Undergraduate Course: Science Education Placement: Physics (PHYS10084)
|School||School of Physics and Astronomy
||College||College of Science and Engineering
||Availability||Not available to visiting students
|Credit level (Normal year taken)||SCQF Level 10 (Year 4 Undergraduate)
|Home subject area||Undergraduate (School of Physics and Astronomy)
||Other subject area||None
||Taught in Gaelic?||No
|Course description||An extended school placement offering the opportunity for the students to gain first hand experience of science education and communication. The course entails:
- Classroom observation and assistance: Initial contact with the teacher and pupils will be as a classroom assistant, watching how the teacher handles the class, the lesson structure, the level of science taught and offering practical support to the teacher in the 'lab'.
- Teaching assistance: The teacher will assign the undergraduate actual teaching tasks which will vary depending on specific needs and the undergraduate=s own ability as it develops over the term. This could include offering problem-solving coaching to a small group of higher ability pupils or taking the last ten minutes of the lesson for the whole class. As part of their course assessment the undergraduate will have to demonstrate an understanding of how the level of scientific knowledge of the pupils they are teaching fits in to their overall learning context in other subjects.
- Special projects: The undergraduate will devise a special project on the basis of discussion with the teacher and their own assessment of what will interest the particular pupils they are working with. The undergraduate will have to show that they can analyse a specific teaching problem and devise and prepare appropriately targeted teaching materials, practical demonstrations and basic 'tests'.
- Extra-curricula projects: The undergraduate may be supervised by the teacher in helping to run an out-of-timetable activity such as a lunchtime science club, special coaching periods for higher ability pupils or a trip to their university department. The undergraduate will have to demonstrate an ability to think laterally in order to formulate interesting ways to illustrate more difficult scientific concepts.
Entry Requirements (not applicable to Visiting Students)
|| Students MUST have passed:
||Other requirements|| Sucessful completion of Physics Junior Honours and by selection. Or with the permission of the Head of School.
This course may only be undertaken as part of BSc and MPhys4 Honours degree courses in Physics, Astrophysics, Computational Physics.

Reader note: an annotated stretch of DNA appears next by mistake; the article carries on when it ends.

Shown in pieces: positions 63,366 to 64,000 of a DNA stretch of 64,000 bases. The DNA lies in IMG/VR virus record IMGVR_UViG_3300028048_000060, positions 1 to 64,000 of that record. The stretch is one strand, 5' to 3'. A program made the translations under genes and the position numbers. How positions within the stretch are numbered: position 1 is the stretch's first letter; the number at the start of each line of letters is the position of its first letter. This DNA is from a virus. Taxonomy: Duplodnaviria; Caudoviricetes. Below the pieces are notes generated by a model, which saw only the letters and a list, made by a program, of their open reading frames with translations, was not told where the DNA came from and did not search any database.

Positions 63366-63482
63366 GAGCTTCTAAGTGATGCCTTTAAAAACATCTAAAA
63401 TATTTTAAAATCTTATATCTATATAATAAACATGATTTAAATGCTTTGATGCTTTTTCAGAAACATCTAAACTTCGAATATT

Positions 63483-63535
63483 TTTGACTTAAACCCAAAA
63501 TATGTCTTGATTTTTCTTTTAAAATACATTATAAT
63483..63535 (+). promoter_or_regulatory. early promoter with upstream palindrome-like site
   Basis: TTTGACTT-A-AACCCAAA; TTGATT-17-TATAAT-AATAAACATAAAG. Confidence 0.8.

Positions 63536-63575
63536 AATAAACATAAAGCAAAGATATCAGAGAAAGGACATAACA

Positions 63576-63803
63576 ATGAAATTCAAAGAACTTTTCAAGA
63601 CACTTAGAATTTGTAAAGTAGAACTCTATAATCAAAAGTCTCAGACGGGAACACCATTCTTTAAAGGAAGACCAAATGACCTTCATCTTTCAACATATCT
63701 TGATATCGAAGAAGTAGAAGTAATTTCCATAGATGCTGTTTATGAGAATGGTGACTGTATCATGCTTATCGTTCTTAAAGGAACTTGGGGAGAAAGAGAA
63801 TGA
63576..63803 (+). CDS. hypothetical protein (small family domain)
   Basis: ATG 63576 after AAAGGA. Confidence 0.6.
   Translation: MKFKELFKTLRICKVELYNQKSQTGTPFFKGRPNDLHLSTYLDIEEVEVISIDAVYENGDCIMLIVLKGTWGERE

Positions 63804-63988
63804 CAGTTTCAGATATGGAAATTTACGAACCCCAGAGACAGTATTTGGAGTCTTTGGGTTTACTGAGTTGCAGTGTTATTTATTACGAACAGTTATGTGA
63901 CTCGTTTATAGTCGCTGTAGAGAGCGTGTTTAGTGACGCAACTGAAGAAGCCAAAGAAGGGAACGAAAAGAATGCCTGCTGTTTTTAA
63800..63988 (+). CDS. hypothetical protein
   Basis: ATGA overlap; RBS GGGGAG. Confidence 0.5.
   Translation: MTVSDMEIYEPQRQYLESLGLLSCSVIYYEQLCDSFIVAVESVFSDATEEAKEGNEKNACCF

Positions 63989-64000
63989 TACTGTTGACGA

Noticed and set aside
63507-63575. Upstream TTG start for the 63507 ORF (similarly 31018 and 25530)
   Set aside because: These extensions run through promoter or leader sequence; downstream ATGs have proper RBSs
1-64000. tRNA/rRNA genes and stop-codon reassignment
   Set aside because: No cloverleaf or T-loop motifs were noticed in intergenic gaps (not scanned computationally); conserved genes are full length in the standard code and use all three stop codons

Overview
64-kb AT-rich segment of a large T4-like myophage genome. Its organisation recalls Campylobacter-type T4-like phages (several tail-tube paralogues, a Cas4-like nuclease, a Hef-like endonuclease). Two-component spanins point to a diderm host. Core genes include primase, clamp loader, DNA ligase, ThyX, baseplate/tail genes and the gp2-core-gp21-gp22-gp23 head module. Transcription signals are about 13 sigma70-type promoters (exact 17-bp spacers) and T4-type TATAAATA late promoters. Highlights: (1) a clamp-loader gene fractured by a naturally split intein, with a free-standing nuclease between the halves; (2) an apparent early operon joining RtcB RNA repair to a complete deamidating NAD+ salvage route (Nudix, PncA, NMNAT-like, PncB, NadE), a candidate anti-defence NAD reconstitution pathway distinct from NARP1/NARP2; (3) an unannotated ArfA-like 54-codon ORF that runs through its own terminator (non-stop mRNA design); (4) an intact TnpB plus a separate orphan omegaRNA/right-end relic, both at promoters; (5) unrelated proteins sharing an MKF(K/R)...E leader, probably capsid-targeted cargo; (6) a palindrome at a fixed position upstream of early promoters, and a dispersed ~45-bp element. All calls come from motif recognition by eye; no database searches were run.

This course replaces either a Senior Honours project in Semester 1 or Semester 2 in the degree programmes detailed above
|Additional Costs|| None
Course Delivery Information
|Delivery period: 2013/14 Full Year, Not available to visiting students (SS1)
||Learn enabled: Yes
|Class Delivery Information
||Approximately 200 hours of student practical and oral and report preparation effort, within times assigned.
|Course Start Date
|Breakdown of Learning and Teaching activities (Further Info)
Seminar/Tutorial Hours 10,
Fieldwork Hours 60,
Programme Level Learning and Teaching Hours 4,
Directed Learning and Independent Learning Hours
|Breakdown of Assessment Methods (Further Info)
|No Exam Information
Summary of Intended Learning Outcomes
|On completion of the module students will have gained substantial experience of working in a challenging and unpredictable working environment. They will have gained experience of answering questions about their subject and will be able to assess and devise appropriate ways to communicate a difficult principle or concept at a level appropriate to who is asking the question. They will also develop a better understanding of and confidence in their own degree subject.
They will also have gained a broad understanding of many of the key aspects of teaching science in schools. The specific and transferable skills they will have had an opportunity to attain include:
- Understanding the needs of individuals.
- Interpersonal skills when dealing with colleagues.
- Staff responsibilities and conduct.
- The ability to improvise.
- Giving (and taking) feedback.
- Organisational, prioritisation and negotiating skills.
- Handling difficult and potentially disruptive situations.
- Public speaking and communication skills.
- Standard teaching methods.
- Preparation of lesson plans and teaching materials.
|Assessment of the module comprises the following, equally-weighted components |
1. Student's reflective journal of their progress and development in working in the classroom environment, assessed by Course Organiser (CO)
2. Undergraduate presentation on their experience and Special Project topic given to CO and peers
3. Teacher assessment of their planning and delivery of Special Projects
4. Undergraduate end of course report on their Special Project with an evaluation of how well it worked and suggested improvements.
|Course organiser||Dr Judy Hardy
Tel: (0131 6)50 6716
|Course secretary||Ms Dawn Hutcheon
Tel: (0131 6)50 7218
© Copyright 2013 The University of Edinburgh - 13 January 2014 4:59 am